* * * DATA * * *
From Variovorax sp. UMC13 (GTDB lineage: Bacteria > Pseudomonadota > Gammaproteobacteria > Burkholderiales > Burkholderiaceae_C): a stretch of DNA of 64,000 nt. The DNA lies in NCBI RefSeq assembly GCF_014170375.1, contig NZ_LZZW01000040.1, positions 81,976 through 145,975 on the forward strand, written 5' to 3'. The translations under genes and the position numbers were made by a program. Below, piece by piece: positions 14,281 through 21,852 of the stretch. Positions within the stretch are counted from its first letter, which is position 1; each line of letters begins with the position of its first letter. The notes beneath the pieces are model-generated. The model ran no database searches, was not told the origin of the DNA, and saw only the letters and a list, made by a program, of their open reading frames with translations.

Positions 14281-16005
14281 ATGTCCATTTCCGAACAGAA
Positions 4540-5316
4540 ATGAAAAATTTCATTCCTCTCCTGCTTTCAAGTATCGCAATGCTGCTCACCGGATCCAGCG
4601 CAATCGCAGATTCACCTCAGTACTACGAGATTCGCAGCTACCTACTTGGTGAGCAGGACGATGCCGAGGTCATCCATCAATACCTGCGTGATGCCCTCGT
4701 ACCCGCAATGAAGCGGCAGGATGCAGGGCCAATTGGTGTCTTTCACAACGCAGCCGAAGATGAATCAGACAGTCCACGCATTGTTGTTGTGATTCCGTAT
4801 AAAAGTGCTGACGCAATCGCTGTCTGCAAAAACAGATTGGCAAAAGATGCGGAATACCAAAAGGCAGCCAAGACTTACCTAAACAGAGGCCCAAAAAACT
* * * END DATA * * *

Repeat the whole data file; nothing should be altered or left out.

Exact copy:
From Variovorax sp. UMC13 (GTDB lineage: Bacteria > Pseudomonadota > Gammaproteobacteria > Burkholderiales > Burkholderiaceae_C): a stretch of DNA of 64,000 nt. The DNA lies in NCBI RefSeq assembly GCF_014170375.1, contig NZ_LZZW01000040.1, positions 81,976 through 145,975 on the forward strand, written 5' to 3'. The translations under genes and the position numbers were made by a program. Below, piece by piece: positions 14,281 through 21,852 of the stretch. Positions within the stretch are counted from its first letter, which is position 1; each line of letters begins with the position of its first letter. The notes beneath the pieces are model-generated. The model ran no database searches, was not told the origin of the DNA, and saw only the letters and a list, made by a program, of their open reading frames with translations.

Positions 14281-16005
14281 ATGTCCATTTCCGAACAGAA
Positions 4540-5316
4540 ATGAAAAATTTCATTCCTCTCCTGCTTTCAAGTATCGCAATGCTGCTCACCGGATCCAGCG
4601 CAATCGCAGATTCACCTCAGTACTACGAGATTCGCAGCTACCTACTTGGTGAGCAGGACGATGCCGAGGTCATCCATCAATACCTGCGTGATGCCCTCGT
4701 ACCCGCAATGAAGCGGCAGGATGCAGGGCCAATTGGTGTCTTTCACAACGCAGCCGAAGATGAATCAGACAGTCCACGCATTGTTGTTGTGATTCCGTAT
4801 AAAAGTGCTGACGCAATCGCTGTCTGCAAAAACAGATTGGCAAAAGATGCGGAATACCAAAAGGCAGCCAAGACTTACCTAAACAGAGGCCCAAAAAACT